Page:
Hundreds of Catholic nuns and slum dwellers in the Indian city of Calcutta have marked the 100th anniversary of the birth of Mother Teresa.
A special Mass was held at the headquarters of the Missionaries of Charity - the order of nuns which Mother Teresa founded 60 years ago.
Mother Teresa, an ethnic Albanian, was born in Skopje, now part of Macedonia, on 26 August 1910.
Her work in the Calcutta slums earned her a Nobel peace prize in 1979.
The doors of Mother House in Calcutta were opened at dawn and hundreds of slum dwellers from the city walked in to light candles and pray at her tomb.
A message from Pope Benedict XVI was read out at the Mass.
"I am confident that this year will be for the Church and the world an occasion of joyful gratitude to God for the inestimable gift that Mother Teresa was in her lifetime and continues to be through the affectionate and tireless work of you, her spiritual children," the message said.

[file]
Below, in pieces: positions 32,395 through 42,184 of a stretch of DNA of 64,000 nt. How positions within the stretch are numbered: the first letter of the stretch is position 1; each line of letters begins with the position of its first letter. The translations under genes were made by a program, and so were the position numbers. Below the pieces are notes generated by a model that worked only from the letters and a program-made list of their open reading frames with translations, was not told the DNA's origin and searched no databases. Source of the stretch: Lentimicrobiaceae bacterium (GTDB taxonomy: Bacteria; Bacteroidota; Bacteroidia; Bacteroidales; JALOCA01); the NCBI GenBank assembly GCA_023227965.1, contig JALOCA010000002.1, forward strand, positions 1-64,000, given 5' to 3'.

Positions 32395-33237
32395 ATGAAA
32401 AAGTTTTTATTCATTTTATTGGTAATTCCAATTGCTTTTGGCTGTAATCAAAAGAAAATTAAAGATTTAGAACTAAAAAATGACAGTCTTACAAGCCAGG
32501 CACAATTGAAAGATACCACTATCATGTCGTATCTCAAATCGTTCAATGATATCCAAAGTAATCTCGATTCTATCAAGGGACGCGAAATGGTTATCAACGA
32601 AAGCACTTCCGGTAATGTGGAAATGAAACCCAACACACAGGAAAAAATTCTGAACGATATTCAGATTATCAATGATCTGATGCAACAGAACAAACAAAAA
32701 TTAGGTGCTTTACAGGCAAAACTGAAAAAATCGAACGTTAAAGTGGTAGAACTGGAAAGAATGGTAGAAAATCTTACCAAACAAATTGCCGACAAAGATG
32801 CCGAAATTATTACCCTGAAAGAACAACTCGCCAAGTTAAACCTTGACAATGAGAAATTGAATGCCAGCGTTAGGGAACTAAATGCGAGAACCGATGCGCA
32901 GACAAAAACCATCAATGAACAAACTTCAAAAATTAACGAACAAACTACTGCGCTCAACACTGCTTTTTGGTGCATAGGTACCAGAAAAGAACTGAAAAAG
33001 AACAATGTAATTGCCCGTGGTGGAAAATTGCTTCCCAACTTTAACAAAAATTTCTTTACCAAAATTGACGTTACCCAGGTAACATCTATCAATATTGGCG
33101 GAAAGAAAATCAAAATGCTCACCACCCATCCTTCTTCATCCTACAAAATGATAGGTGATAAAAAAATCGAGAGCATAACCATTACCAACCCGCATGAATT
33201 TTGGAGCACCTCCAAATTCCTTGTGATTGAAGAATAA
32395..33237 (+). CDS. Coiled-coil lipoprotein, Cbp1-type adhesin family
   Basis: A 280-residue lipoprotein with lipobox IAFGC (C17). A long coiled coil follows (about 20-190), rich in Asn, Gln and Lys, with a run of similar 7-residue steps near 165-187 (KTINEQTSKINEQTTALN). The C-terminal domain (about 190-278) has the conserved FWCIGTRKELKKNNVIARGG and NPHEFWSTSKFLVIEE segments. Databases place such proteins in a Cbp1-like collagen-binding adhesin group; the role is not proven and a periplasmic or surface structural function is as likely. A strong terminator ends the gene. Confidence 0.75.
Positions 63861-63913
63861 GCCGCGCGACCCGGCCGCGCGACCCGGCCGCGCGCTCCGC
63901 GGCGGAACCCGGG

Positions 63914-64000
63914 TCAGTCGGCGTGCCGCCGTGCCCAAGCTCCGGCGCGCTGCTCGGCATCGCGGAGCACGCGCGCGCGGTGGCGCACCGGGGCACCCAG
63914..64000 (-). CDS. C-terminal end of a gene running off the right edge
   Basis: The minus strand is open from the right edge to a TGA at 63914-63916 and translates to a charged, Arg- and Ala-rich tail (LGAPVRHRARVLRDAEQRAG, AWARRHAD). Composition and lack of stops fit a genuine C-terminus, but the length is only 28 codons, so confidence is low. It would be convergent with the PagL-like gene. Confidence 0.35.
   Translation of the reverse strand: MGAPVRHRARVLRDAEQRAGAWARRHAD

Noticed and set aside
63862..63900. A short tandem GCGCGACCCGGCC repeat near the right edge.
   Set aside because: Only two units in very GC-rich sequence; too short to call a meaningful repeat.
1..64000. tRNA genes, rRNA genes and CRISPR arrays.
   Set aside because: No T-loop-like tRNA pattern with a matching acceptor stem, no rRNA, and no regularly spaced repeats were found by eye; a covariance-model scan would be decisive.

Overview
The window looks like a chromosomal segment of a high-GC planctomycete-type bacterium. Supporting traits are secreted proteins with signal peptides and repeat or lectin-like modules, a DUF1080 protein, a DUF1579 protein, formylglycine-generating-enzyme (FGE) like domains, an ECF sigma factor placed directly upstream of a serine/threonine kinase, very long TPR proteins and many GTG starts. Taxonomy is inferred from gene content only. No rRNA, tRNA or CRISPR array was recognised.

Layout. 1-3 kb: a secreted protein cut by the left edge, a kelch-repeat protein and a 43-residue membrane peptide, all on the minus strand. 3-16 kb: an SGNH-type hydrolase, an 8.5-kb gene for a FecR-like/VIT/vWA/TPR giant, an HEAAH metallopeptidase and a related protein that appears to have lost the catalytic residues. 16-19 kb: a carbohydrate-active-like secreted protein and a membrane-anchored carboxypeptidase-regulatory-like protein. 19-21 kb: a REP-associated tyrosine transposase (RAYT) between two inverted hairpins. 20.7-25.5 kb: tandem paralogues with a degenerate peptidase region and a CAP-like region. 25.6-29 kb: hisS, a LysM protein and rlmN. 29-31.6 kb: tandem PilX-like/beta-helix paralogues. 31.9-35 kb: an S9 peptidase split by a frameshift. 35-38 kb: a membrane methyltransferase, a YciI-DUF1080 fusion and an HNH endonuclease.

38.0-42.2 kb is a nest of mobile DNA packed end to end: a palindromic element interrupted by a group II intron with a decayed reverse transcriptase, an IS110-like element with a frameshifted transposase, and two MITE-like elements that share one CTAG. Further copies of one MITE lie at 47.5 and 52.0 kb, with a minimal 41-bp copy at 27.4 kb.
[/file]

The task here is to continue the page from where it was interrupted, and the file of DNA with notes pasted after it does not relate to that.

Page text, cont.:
"Her life and work continue to be an inspiration for young and old, rich and poor from all walks of life, religions and nations," the current head of Missionaries of Charity, Sister Prema, said.
As Agnes Gonxha Bojaxhiu, she arrived in India as a novice in 1929 and dedicated herself to working among the sick, dying and destitute.
She took the name of Teresa on taking her vows as a nun in 1931 and in 1950 established the order which runs homes for abandoned children, the elderly and those suffering from leprosy and Aids.
She was known as the "Saint of the Gutters" for her work among the poor of Calcutta.
After her death in September 1997, she was buried at the headquarters of the Missionaries of Charity, which is now a pilgrimage site.
She was beatified - the first stage in becoming a saint - in 2003 by Pope John Paul II. It was done in record time in the modern era.
Mother Teresa's beatification has now paved the way for her canonisation, which many expect will happen soon.